KUCHING: The setting up of a public health lab is necessary in Sarawak to diagnose and cope with any form of epidemic diseases in the state, including rabies.
Assistant Minister of Housing and Public Health Dr Annuar Rapaee pointed out that at the moment, to confirm a disease, all specimens have to be sent to Institute of Medical Research (IMR) in Kuala Lumpur .
“Even though Unimas (Universiti Malaysia Sarawak) has the capacity but its lab is not recognised to give the confirmation and we are working with Ministry of Health to recognise a centre which is able to diagnose and confirm the disease like rabies,” he told a press conference at the sidelines of the State Legislative Assembly sitting here today.
“As for canine to confirm rabies, the specimens are sent to (a lab in) Ipoh at present which requires a longer time. We are setting a lab now which should be operational in one or two months time. Once ready, we will not need to send to Ipoh anymore,” he said.
Epidemiology Unit, he added, already exists under Sarawak Health Department in every Divisional Health Office which reports back to Communicable Disease Control Section of the department.
“But epidemiology is the branch of medicine which deals with the statistics, incidence, distribution, and possible control of diseases and has nothing to do with the diagnosis and treatment of diseases,” he elaborated.
“We have epidemiologist but it is not crucial at this time. What’s more crucial is a public health lab in order for us to cope with any form of epidemic in Sarawak,” he stressed.
Dr Annuar reemphasised this in responding to a question by See Chee How (PKR-Batu Lintang) during the question and answer session, wanting to know the latest number of rabies epidemic areas in Sarawak and whether the state government has planned with the federal government to set up epidemiology units in Sarawak hospitals to diagnose, treat and prevent the outbreak and spread of infectious diseases.
Dr Annuar added that five divisions in Sarawak have been infected with rabies namely Serian, Kuching, Samarahan, Sri Aman and Sarikei.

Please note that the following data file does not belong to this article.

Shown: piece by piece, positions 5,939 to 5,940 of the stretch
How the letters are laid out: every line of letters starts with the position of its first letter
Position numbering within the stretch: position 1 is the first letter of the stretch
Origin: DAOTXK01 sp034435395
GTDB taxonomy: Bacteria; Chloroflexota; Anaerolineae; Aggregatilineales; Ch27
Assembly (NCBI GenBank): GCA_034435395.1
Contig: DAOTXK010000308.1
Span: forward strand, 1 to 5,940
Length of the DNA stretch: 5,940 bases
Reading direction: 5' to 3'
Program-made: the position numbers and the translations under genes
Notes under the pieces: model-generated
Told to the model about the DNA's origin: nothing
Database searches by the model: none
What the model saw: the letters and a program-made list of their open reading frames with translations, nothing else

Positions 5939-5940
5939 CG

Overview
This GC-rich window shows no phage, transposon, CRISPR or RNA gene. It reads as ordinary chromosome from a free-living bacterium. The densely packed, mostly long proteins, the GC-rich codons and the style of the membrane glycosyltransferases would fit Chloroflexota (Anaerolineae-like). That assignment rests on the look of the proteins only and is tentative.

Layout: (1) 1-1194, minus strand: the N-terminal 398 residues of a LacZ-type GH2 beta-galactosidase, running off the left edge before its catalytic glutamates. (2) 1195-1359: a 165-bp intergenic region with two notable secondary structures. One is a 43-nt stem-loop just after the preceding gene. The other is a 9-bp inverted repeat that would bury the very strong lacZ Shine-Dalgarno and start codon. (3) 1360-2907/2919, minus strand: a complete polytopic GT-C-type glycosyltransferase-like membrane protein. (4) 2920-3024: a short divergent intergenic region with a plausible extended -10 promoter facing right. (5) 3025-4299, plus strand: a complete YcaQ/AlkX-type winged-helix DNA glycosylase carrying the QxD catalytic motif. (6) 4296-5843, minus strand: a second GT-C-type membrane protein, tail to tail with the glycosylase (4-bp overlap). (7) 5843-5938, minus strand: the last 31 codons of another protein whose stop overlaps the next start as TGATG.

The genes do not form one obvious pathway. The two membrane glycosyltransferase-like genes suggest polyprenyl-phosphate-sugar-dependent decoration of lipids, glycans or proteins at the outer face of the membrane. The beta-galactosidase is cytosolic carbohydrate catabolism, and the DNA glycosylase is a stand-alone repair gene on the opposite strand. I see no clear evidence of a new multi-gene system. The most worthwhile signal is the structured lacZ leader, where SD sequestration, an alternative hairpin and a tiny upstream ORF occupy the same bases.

“As at July 4, there are 33 localities in Sarawak declared as rabies outbreak are, based on positive canine rabies cases detected by the Department of Veterinary Services,” he said.
On human resource availability including specialists, consultants and trained medical officers in hospitals, clinics and vet clinics throughout Sarawak to diagnose, treat and prevent the spread of rabies and other infectious diseases, Dr Annuar said strong pool of people from multi-disciplinary departments are needed to fight and eliminate rabies.
“In order to fight rabies, it is not solely dependent on medical but multi-disciplinary departments including veterinary for vaccination of dogs, medical to administer immediate treatment for patients bitten by dog, and local government to trap stray dogs,” he explained.
“On the medical side, we already have the doctors in clinics well briefed on how to manage dog bites and referral of patients. As for vaccination of the dogs, it is important for the veterinary department to have more staff to vaccinate the dogs as the ideal was to vaccinate 70 per cent of dog population in the state,” he said.
However, he said that the problem was Sarawak do not have a database record of the dog population in the country as there is no proper registration system in place.
Furthermore, he said there is no enforcement of a law to make it compulsory for all owners to register their pets or else they will be be fined.
“All these must be together so that we are able to fight diseases. Sarawak has been declared rabies infected areas since July 1 last year,” he said.
“What’s more important in rabies is not the treatment but prevention which is the vaccination. When the symptoms and signs appeared after a dog bite, it is almost already fatal because there is no treatment for it,” he cautioned.
Public awareness, he added, on what to do immediately when bitten by dogs is the most important and must be heightened.